Where You Masturbated While Deployed Says Everything About You

Lockdown! Creech prepares for active shooter incident

An airman peeks around the corner to make sure the coast is clear. US Air Force photo by Staff Sgt. Nadine Barclay.

US Air Force photo by Staff Sgt. Nadine Barclay.

Far beyond their actions, accomplishments, and how they behaved in the face of the enemy, the single best, most accurate metric of a service member’s character is where they chose to masturbate while deployed overseas.

Don’t get us wrong, awards and accolades say plenty about a person, but if you really want to know a man — or woman — find out where they performed hand-to-gland combat while downrange. That will tell you everything you’ve never wanted to know about them.

This metric is a valuable tool for leaders, too, as it gives them a better understanding of their subordinates’ strengths and weaknesses and how to properly position them in a team. For example, you would never assign a soldier who choked his chicken in a Conex box the job of an M240 machine-gunner, because that would be insane. That job is clearly better suited to someone who hit the ham behind a Hesco barrier or manhandled their mango in the back of an M-ATV.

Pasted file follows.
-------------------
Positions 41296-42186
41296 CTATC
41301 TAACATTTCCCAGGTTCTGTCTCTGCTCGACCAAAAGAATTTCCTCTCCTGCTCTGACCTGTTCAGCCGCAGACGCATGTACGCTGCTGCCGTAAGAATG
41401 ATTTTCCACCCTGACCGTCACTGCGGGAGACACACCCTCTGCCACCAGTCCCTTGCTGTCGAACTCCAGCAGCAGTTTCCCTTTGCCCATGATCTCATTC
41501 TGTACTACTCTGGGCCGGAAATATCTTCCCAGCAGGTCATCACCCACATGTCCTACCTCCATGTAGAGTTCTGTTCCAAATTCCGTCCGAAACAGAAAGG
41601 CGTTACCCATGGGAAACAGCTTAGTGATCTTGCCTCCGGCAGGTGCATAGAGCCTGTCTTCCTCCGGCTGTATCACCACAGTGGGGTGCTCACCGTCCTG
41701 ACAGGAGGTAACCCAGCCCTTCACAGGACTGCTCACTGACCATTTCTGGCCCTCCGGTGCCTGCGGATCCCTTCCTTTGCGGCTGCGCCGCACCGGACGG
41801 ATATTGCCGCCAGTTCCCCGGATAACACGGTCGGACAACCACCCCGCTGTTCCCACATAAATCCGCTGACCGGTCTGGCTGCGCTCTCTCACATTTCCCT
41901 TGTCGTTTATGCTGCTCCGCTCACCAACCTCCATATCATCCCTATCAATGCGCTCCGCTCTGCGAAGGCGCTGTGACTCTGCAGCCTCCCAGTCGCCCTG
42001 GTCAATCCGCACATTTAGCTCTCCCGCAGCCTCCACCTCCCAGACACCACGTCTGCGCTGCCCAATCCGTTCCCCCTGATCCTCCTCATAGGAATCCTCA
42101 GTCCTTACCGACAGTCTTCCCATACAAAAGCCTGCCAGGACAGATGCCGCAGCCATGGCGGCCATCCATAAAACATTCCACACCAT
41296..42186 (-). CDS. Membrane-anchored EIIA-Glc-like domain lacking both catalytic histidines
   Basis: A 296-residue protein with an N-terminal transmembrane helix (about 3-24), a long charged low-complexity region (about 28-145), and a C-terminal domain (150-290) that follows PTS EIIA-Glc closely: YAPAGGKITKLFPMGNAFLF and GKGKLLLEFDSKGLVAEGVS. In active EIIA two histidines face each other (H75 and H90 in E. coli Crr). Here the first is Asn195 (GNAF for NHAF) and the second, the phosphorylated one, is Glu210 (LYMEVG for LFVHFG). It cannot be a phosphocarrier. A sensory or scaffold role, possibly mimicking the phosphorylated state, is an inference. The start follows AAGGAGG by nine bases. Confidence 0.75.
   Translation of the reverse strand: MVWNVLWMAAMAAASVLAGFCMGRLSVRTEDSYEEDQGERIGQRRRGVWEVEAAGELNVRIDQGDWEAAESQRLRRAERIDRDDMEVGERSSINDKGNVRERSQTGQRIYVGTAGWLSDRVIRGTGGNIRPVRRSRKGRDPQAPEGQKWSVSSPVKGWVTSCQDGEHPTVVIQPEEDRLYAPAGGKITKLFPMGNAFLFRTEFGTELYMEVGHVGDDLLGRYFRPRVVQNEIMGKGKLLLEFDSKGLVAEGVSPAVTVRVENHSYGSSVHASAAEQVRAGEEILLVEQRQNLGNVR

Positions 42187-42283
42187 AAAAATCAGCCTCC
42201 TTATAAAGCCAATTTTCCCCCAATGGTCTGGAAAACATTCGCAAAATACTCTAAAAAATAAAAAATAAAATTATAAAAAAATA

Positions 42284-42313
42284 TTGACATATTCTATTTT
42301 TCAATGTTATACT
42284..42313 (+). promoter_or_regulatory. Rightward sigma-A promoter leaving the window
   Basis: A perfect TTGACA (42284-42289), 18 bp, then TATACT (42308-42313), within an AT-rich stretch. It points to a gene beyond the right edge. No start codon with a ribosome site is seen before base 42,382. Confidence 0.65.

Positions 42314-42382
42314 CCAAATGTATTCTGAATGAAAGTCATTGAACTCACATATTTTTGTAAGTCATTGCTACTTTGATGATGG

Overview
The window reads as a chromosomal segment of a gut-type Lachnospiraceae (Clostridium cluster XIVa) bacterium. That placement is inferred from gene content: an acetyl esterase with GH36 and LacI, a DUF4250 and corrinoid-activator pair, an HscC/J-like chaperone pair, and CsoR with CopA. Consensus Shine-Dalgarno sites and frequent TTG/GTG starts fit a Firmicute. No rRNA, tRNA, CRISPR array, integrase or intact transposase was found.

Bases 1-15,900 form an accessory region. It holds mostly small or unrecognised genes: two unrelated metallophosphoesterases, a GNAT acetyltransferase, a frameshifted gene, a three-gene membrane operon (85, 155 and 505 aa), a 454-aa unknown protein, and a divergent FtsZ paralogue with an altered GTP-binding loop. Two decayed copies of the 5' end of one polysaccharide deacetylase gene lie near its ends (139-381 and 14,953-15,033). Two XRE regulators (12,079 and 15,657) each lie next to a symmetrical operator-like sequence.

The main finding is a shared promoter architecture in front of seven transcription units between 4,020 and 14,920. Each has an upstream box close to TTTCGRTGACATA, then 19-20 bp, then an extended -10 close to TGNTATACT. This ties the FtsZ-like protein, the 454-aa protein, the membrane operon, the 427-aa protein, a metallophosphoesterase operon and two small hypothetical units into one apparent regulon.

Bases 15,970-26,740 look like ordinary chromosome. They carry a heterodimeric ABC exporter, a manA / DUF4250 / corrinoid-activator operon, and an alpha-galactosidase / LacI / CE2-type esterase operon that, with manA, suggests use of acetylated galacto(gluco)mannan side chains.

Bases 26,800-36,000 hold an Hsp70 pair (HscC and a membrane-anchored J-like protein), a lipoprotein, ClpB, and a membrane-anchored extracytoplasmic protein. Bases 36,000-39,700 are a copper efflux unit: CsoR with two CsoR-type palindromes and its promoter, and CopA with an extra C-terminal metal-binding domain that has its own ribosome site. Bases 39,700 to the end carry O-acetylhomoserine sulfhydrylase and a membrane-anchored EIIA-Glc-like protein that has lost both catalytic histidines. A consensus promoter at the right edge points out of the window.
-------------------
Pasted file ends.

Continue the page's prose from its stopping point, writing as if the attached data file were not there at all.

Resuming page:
Knowing where a service member serviced their member while deployed is a valuable assessment tool that every soldier, sailor, airman, and Marine should have in their toolbox. It’s a great way of evaluating your leaders, peers, and subordinates, as well as a great way of avoiding walking into a messy situation. That being said, this particular method of analysis can be a bit tricky if you don’t exactly know what certain downrange masturbation habits say about a service member, which is why we’ve decided to give you a hand and threw together this quick, comprehensive guide.


Monitoring the command center

A thrill-seeking, devil-may-care sailor just doing his job. Nothing to see here. US Navy photo by Petty Officer 2nd Class Josue Es.

US Navy photo by Petty Officer 2nd Class Josue Es.

Bold, risk-taking, and most likely clinically insane. Service members who answer the bone phone in the Tactical Operations Center (TOC) tend to be the biggest adrenaline junkies in the unit. These are your Mavericks. They are in the military for the thrills and give zero shits about regulation or their careers, as evidenced by the fact that they regularly take the situation into their own hands behind the one door their entire command team could walk through at any given moment. These individuals work best on their own and make absolutely terrible wingmen.

Common Area

Soldiers pass the time

A very rare photo of United States Army soldiers where no one is doing anything inappropriate ... yet. US Army photo by Spc. Andrew Kosterman.

US Army photo by Spc. Andrew Kosterman.